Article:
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New York Times columnists hate government transparency? Must be a Democrat in the White House. | David Freddoso | Beltway Confidential | Washington Examiner

June 12, 2011

New York Times columnists hate government transparency? Must be a Democrat in the White House. | David Freddoso | Beltway Confidential | Washington Examiner.



  1. Michael Eaton permalink
    June 17, 2011 8:28 am

    “In other words, Congress’ constitutional imperative to oversee an unaccountable executive branch official, appointed through subterfuge so as to avoid Senate confirmation, amounts to “harassment.” At least, it does when Republicans control Congress.”

    What??? There are confirmation proceedings, and then there is harassment. Shall I recall the billion (thereabouts) sound bites of “Up or down vote”?? Friggin’ get to it already. Has ABSOLUTELY NOTHING to do with transparency.

    Oh, and “appointed through subterfuge”?????

    Like this:

    Does that equal “subterfuge” or only when Obama does it? Weak.

  2. Michael Eaton permalink
    June 17, 2011 3:49 pm

    And why it friggin’ matters:

    “Gridlock is supposed to stop the government from acting. That’s what Republicans are hoping will happen, for instance, if they prevent the administration from ever confirming a director for the Consumer Financial Protection Bureau. But often, that’s not quite what gridlock does. Like a car forced to take side streets, gridlock can reroute government action, force it to get where it’s going less efficiently, with more waste, and more chance of accidents. Take, for instance, the directorless Consumer Financial Protection Bureau.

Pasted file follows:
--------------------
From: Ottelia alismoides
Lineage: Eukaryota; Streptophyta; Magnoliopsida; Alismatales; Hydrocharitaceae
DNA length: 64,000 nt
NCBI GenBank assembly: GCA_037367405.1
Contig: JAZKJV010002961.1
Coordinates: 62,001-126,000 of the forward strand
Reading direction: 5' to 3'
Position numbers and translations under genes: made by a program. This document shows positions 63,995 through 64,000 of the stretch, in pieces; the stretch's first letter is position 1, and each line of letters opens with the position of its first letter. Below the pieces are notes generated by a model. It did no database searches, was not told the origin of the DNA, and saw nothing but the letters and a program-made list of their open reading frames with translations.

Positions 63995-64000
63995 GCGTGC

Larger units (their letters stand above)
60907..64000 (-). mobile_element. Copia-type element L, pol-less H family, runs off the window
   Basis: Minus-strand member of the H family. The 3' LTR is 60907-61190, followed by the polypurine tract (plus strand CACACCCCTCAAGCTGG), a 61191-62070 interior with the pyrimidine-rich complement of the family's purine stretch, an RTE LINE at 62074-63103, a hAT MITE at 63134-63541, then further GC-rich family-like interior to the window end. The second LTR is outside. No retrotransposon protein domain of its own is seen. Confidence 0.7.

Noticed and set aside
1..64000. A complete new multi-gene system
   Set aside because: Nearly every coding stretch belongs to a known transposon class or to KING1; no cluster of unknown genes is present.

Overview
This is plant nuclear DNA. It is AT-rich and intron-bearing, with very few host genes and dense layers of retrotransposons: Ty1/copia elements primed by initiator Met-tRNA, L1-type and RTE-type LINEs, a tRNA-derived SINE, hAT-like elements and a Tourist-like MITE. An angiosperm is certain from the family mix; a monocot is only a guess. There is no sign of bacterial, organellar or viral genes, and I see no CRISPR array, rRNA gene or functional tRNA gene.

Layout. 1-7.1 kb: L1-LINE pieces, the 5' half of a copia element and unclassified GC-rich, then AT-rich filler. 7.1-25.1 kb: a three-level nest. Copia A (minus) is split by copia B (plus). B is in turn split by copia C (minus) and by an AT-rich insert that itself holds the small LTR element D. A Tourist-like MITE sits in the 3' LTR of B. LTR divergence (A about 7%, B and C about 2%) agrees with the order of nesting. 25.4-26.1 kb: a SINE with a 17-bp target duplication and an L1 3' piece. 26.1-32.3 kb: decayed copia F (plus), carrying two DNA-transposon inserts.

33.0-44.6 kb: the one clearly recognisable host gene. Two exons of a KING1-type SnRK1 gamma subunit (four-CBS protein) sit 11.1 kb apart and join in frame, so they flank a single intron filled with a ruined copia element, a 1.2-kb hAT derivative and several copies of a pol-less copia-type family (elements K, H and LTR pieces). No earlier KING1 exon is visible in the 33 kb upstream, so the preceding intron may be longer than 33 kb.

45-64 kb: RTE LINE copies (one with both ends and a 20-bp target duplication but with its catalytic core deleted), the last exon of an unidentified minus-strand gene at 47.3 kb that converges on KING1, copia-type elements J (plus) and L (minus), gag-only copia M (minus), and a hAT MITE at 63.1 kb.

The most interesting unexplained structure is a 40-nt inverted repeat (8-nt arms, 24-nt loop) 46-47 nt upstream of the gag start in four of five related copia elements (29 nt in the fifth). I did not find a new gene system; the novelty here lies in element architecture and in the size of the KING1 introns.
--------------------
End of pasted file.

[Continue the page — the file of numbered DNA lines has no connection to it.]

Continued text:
“Josh Boak has a great story today explaining that, since the agency can’t make rules without a director, “the bureau most likely will set policy by conducting investigations.””

    “That’s not good for banks…“it’s very hard to fight an enforcement action. Usually, financial firms with their reputations on the line will settle.” Which suggests that the banks might want to prevail on their friends in the Republican Party to let a director be confirmed lest the CFPB turn into a headline-hungry bureau that works in public, with investigations and individually tailored punishments, rather than in private, through rules written in consultation with the financial sector.

    “The rerouting of government isn’t limited to consumer protection, of course. As I argued in this article, you can see it in energy policy, where the EPA is taking over carbon regulation because Congress couldn’t act, and the economy, where the Federal Reserve is stepping into a larger role because Congress won’t act, and health-care reform, where the Independent Payment Advisory Board is set to take over much of Medicare reform because Congress historically doesn’t act. Neither liberals nor conservatives should cheer these outcomes: It’s the substitution of less democratic, less accountable, and in many cases, less effective forms of governance. But in a situation where the majority wants to govern and the minority won’t let it, this is what you get: not gridlock, but the scenic route.”

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